Central Government- Unity
‘A strong Centre ensures the unity of the country.’ Critically analyse
- Introduction: Indian constitution makers decided to with the Canadian model in comparison to the American model.
- Body: Initially agree with the statement by providing many examples of how the stronger centre has helped India to be united even after 73 years of its journey. Later on disagree with the statement by giving examples of Kashmir issue, Assam issue, Nagaland issue etc.
- Conclusion: Based on your above discussion conclude with the decision which is given higher weightage in your body.
The Constitution of India provides for a federal system of government in the country. The framers adopted the federal system due to two main reasons—the large size of the country and its sociocultural diversity. They realised that the federal system not only ensures the efficient governance of the country but also reconciles national unity with regional autonomy. The Indian federal system is based on the ‘Canadian model’ and not on the ‘American model’. The ‘Canadian model’ differs fundamentally from the ‘American model’ in so far as it establishes a very strong centre.
After India became free, the framers of our Constitution were conscious of the need to have a strong Centre. They were convinced that a strong alone can ensure the territorial integrity of the country and safeguard its hard- earned freedom. It was for this reason that a number of provisions in the interest of the unity of the country were enshrined in our Constitution.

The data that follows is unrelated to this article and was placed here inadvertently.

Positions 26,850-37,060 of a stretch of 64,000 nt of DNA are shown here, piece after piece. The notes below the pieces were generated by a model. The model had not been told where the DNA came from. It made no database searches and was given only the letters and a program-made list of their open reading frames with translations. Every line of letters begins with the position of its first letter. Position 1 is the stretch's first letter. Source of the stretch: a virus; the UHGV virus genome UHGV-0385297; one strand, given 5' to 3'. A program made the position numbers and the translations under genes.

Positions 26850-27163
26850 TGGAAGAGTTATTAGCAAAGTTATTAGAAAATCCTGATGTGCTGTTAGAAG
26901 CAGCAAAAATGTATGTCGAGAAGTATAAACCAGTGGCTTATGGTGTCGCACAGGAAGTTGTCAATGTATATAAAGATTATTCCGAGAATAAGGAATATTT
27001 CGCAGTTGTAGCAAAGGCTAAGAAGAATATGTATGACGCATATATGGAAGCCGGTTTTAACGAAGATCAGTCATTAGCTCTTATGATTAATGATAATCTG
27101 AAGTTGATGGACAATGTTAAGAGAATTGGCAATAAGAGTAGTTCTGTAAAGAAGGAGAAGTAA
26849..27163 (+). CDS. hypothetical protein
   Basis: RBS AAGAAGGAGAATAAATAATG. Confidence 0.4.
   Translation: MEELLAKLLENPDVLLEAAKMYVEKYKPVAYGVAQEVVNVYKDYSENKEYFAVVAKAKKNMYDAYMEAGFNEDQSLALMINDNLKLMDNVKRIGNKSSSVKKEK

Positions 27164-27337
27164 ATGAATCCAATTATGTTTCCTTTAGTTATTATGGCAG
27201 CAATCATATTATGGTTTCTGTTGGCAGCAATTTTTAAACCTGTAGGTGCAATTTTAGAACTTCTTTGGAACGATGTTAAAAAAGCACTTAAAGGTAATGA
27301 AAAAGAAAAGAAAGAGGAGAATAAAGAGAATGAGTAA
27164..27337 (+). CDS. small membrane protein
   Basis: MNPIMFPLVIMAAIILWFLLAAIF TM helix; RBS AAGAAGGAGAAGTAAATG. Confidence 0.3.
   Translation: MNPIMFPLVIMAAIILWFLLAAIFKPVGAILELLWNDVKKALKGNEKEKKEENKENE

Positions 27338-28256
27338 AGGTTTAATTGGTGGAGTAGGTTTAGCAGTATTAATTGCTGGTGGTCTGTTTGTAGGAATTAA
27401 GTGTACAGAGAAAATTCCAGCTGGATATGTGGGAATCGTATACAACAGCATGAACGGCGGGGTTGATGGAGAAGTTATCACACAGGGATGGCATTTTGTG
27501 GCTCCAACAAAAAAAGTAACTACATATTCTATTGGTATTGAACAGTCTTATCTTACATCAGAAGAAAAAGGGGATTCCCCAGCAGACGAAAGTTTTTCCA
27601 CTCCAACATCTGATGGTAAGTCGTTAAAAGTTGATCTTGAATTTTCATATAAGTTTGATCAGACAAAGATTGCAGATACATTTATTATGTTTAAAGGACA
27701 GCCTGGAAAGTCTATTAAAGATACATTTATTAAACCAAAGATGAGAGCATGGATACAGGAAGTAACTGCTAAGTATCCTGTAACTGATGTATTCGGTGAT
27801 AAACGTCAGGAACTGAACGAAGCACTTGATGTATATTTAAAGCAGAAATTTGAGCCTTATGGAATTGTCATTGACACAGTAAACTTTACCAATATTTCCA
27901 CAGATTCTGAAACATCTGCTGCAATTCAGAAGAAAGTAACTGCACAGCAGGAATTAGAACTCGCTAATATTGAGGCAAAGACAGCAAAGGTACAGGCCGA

Our Constitution provides for many common bonds like integrated judicial organisation with a Supreme Court as the highest judicial authority, a single Comptroller and Auditor General of India, a single Election Commission, and all-India integrated services like the I.A.S., IFS. I.P.S., etc. Besides, a number of para-military forces like the Border Security Force, the Central Reserve Police, the Industrial Security Force, etc. have been set up under the Central Government. A Planning Commission at the Centre draws up the five-year plans for the economic development of the country.
When the fathers of the Constitution framed the Constitution, their aim was the unity and security of India. They, therefore, gave ample powers to the Central Government. They provided for imposition of President’s rule and declaration of a state of Emergency by the Centre under certain situations.
Some critics are of the view that the Constitution of India has given wide powers to the Central Government at the cost of the States. They feel that States have been reduced to the position of what one may call “glorified municipal corporations”. In recent years, the States, especially those where opposition parties are in power, have been demanding greater autonomy and devolution of powers.
The unity of India faces grave challenges today. First, regionalism is gaining ground in India. A large number of regional parties have come into existence it is generally seen that these parties prefer regional interest to national interest. Secondly, separatist tendencies are developing among certain sections the people who demand separate homelands, for example, Nagaland, Mizoram, “bodoland, Khalistan, Gorkhaland, etc
Thirdly, despite our Constitution having declared India as a secular State communal riot erupt every now and then and pose a threat to the unity of India. Fourthly, casteism and lmguism are also affecting the unity of the country Caste factor also plays a great role during the elections.
India is a land of unity in diversity. Political unity presupposes a strong and stable Central Government which can keep the diverse elements in the country together. Whenever the Central Government in India became weak, foreign countries enslaved her. This is the lesson of history. If we forget this lesson, we will do so at our peril.